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Title: Sensory deprivation as an experimental model of psychosis
Author: Daniel, C. L.
ISNI:       0000 0004 8499 7871
Awarding Body: UCL (University College London)
Current Institution: University College London (University of London)
Date of Award: 2017
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The development of novel experimental models of schizophrenia and psychosis are critical to developing a better understanding of these complex and poorly understood disorders. Existing approaches such as animal and drug models have major limitations to their use. An alternative approach to modelling psychosis is proposed, built upon the premise of continuum theory, focusing on 'high risk' hallucination prone individuals from within the healthy population. A systematic review considered existing non-pharmacological approaches for inducing psychosis-like experiences (PLE's) in such individuals. The thesis then addressed how one such method, short-term sensory deprivation, can successfully induce transient psychosis-like experiences (PLE's) in this population. The Revised Hallucinations Scale (RHS: Morrison et al. 2002) was found to accurately predict individuals most likely to experience PLE's in sensory deprivation. Individual differences that may contribute to reports of PLE's were explored: the most powerful predictor of PLE's in sensory deprivation was verified to be hallucination proneness. Additional personality traits such as fantasy proneness and suggestibility were not implicated. A revised four factor structure for the RHS was also developed, using Exploratory Structural Equation Modelling (ESEM). This model showed improved fit to the original non-replicable factor structure. The ESEM approach is arguably more appropriate than traditional factor analysis for modelling data with high inter-factorial correlations. Quantitative Electroencephalogram (EEG) data was collected in order to establish whether this approach could provide a robust neurophysiological correlate for psychosis-like experiences. Initial pilot data suggested hallucination prone individuals may be characterised by reduced levels of theta, alpha and beta activity, alongside elevated levels of cortical hyper-excitability. These findings support weakened inhibitory processing theories of psychosis. Overall, sensory deprivation was found to have the potential to contribute significantly to our understanding of psychosis, and could be utilised effectively on a stand-alone basis, or as an adjunct to existing animal and drug models.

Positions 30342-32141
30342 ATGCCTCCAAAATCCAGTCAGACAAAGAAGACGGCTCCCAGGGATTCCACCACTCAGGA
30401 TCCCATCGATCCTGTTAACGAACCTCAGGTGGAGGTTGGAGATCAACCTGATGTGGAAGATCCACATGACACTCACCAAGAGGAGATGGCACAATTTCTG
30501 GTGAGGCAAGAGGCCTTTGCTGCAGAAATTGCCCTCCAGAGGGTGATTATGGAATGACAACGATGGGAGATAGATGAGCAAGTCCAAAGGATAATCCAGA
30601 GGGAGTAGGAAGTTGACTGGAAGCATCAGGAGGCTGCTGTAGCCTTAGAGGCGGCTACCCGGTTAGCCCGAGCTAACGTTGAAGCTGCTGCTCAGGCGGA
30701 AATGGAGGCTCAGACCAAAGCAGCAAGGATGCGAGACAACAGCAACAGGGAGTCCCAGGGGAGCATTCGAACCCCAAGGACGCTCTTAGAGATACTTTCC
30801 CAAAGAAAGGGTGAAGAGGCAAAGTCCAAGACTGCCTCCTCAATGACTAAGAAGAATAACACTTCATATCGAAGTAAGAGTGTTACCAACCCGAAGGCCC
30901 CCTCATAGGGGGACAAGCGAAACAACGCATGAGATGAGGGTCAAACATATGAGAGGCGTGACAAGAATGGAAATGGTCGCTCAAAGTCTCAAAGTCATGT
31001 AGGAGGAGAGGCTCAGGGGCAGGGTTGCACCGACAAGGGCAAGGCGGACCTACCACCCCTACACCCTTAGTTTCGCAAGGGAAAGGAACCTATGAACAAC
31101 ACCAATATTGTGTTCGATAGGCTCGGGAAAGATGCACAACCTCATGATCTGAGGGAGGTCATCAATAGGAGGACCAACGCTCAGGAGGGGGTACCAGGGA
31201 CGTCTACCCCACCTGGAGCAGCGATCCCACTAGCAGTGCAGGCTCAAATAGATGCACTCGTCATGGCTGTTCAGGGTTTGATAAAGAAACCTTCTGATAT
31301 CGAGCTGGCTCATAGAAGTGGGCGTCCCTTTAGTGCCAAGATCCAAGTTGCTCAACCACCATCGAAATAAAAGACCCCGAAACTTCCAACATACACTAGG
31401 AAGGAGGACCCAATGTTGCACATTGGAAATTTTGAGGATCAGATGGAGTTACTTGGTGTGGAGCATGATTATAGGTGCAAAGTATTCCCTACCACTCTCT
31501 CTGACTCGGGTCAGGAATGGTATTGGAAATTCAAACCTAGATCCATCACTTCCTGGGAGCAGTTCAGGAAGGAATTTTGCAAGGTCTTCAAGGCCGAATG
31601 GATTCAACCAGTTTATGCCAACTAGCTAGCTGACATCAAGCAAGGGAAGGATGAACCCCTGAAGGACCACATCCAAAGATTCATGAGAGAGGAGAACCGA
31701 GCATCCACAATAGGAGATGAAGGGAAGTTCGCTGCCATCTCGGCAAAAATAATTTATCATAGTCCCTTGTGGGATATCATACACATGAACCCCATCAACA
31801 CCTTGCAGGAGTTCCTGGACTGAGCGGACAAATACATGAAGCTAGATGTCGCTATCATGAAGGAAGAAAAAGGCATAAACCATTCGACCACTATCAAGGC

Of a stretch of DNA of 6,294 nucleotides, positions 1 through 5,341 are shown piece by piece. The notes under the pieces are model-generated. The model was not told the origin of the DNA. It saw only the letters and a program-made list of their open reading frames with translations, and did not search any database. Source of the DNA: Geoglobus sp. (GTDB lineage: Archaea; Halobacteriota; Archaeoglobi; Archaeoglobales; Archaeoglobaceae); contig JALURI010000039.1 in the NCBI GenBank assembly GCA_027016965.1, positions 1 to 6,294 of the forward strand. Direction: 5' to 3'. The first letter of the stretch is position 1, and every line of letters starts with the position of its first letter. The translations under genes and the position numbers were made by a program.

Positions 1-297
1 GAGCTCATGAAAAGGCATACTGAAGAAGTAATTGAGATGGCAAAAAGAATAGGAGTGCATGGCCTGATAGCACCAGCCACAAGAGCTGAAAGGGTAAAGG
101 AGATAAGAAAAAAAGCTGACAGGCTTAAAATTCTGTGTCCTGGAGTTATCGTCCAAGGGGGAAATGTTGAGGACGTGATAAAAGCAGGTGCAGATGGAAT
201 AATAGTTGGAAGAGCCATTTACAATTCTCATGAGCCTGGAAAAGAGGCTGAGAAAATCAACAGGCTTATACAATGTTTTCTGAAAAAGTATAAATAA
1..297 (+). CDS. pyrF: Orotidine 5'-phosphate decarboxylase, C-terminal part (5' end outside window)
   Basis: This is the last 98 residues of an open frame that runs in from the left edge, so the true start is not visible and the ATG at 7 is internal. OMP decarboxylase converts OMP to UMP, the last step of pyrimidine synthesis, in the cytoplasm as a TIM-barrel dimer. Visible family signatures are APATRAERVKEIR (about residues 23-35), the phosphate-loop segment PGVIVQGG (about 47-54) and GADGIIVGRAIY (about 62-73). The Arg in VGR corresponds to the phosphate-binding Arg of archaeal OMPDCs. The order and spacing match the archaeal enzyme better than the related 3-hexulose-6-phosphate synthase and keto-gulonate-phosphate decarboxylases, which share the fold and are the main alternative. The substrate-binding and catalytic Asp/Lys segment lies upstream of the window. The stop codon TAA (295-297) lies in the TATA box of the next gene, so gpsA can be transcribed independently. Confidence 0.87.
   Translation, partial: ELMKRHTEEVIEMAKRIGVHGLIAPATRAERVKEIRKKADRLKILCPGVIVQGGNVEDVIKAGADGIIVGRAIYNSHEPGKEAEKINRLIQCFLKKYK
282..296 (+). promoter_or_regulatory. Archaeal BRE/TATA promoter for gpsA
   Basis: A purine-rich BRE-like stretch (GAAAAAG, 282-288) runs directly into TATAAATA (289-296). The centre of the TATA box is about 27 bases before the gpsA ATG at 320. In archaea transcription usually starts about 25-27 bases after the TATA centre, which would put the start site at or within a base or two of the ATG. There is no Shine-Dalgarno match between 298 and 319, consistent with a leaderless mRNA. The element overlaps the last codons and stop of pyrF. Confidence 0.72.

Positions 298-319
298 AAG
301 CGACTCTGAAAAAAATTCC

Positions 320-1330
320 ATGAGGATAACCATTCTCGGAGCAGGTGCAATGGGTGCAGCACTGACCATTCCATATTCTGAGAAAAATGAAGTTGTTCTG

Supervisor: Not available Sponsor: Not available
Qualification Name: Thesis (Ph.D.) Qualification Level: Doctoral
EThOS ID:  DOI: Not available